Digital phenotyping is Tom Insel’s fancy term for using some of the vast amount of data that our cell phones collect about our behavior to try to inform assessments of mental health diagnosis, symptoms and risk.
Two years ago an article in JAMA Internal Medicine highlighted significant deficiencies in the way that smartphone-based conversational agents like Siri or Cortona responded to questions that pretty clearly suggested a risk for suicide or violence.
Since then Silicon Valley has been hard at work trying to respond to these concerns. Facebook, in particular, has been spending a good deal of time creating strategies for identifying those at risk of suicide and then figuring out how best to respond.
This is just the most obvious way that smartphones can identify potential mental health issues.
Digital phenotyping represents an effort to tap into data that may not have any clear link to mental health.
One of the best examples of the need for this is the everyday challenge in my clinical work of identifying people who are experiencing some kind of a “mixed” mood episode: a combination of negative mood and thoughts (depression) and increased mental and physical activity (hypomania or mania). These episodes typically are described as periods of depression, anxiety, or irritability, if they are recognized at all.
A smartphone may be able to identify the changes in behavior (reduced sleep, increased length or number of phone calls or text messages, increased physical activity) that, combined with subjective experiences of negative emotion (potentially measured in the content of text messages or emails), point to a mixed episode.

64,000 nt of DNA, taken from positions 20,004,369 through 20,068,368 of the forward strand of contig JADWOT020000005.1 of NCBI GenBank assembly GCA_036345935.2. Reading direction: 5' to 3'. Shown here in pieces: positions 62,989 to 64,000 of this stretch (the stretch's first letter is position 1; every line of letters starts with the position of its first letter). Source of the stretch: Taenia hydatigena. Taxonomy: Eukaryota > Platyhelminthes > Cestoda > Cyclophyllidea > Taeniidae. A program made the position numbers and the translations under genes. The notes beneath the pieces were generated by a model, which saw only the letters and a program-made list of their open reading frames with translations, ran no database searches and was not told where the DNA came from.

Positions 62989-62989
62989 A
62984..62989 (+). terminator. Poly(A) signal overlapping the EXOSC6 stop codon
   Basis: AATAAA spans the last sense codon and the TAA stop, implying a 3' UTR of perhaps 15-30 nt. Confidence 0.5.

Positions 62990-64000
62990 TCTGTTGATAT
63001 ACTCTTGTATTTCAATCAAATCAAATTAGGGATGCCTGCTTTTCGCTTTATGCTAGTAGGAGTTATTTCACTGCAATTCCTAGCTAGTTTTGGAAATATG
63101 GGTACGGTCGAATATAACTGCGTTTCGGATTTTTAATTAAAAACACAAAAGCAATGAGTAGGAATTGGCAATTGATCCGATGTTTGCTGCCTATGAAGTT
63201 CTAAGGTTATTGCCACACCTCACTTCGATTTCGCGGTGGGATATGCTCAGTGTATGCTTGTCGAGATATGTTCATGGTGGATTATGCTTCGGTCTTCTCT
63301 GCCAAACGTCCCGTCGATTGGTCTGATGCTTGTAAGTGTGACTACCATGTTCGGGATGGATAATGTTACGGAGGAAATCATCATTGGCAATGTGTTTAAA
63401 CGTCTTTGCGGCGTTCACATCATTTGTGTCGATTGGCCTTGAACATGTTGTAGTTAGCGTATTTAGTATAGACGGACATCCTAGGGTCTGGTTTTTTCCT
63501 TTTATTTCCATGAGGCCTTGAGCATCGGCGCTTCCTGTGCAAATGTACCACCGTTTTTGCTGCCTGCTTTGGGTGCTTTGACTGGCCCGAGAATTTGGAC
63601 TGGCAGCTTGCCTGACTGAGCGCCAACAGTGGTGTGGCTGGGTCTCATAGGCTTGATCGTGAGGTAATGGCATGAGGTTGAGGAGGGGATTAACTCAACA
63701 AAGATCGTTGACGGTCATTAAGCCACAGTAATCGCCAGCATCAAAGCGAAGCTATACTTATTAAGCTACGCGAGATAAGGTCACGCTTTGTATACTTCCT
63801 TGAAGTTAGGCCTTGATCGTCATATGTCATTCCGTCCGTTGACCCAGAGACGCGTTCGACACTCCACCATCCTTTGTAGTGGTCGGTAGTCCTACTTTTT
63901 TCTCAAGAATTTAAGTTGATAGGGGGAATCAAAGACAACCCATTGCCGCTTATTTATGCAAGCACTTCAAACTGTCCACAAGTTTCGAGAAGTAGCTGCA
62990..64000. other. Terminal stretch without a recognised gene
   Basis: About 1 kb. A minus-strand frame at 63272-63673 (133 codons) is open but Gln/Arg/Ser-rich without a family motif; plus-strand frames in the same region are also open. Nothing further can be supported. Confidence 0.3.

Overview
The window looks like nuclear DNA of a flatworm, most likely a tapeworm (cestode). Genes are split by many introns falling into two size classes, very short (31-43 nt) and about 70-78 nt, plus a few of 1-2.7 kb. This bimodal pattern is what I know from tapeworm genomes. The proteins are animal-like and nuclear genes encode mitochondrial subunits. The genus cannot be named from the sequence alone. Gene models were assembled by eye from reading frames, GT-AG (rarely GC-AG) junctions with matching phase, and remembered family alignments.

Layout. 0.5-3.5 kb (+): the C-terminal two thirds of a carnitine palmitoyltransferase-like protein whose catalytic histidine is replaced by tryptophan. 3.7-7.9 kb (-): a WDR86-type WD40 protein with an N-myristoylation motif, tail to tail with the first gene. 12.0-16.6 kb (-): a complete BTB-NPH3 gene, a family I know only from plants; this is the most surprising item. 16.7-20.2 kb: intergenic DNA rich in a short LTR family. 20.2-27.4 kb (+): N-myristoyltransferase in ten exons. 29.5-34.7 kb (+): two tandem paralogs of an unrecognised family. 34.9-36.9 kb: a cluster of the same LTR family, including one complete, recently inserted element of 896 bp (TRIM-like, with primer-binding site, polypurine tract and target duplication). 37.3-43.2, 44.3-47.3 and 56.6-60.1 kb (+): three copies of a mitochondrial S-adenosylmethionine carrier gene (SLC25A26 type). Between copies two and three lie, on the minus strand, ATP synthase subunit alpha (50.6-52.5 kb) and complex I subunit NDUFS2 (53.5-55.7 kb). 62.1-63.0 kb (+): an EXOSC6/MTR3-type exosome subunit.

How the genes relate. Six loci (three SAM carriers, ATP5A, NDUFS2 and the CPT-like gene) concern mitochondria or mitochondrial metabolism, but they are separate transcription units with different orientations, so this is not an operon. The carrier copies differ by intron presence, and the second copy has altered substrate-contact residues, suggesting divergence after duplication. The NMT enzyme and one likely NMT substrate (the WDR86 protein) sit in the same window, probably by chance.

Many years ago, I found that changes but in the number of Twitter posts per day was a remarkably good way of identifying changes in mood, at least in a couple of frequent Twitter users.
A recent article in the New York Times highlights the potential, and potential challenges, raised by these efforts…
“People typically touch their phones 2,617 times per day, according to one study — leaving a particularly enticing trail of data to mine.
“Our interactions with the digital world could actually unlock secrets of disease,” said Dr. Sachin H. Jain, chief executive of CareMore Health, a health system, who has helped study Twitter posts for signs of sleep problems.”
Tom Insel has gone on to found a company, Mindstrong, that is enthusiastic about the potential for using this information to guide treatment…
“Therapists traditionally diagnose depression by observing patients and asking them how they feel. Mindstrong Health, a mental health start-up in Palo Alto, Calif., is observing people’s smartphone use.
The company has developed a research platform to continuously monitor users’ phone habits, looking at changes in taps and clicks for hints about mood and memory changes associated with depression.
“We are building digital smoke alarms for people with mental illness,” said Dr. Thomas R. Insel, a Mindstrong co-founder and a former director of the National Institute of Mental Health.
Mindstrong’s research app tracks 1,000 smartphone-related data points — like how long it takes someone to scroll through a contact list and click on a name.”
Now Mindstrong is using the information to try to identify risk factors for developing PTSD in those exposed to trauma.
Another company (Sharecare) is using patterns of voice stress in phone calls to help users modify behavior.
“After each call, the system delivers reports like “you seemed anxious” or “you seemed balanced.” It also characterizes users’ relationships with the people they call in terms of attitudes like “dominance” or “affection.””
Is this a Brave New World that will allow those in need of help to get that help faster, or the intrusion of Big Brother into the most personal parts of our lives?
Miner AS, Milstein A, Schueller S, Hegde R, Mangurian C, Linos E. Smartphone-Based Conversational Agents and Responses to Questions About Mental Health, Interpersonal Violence, and Physical Health. JAMA Intern Med. 2016;176(5):619–625. doi:10.1001/jamainternmed.2016.0400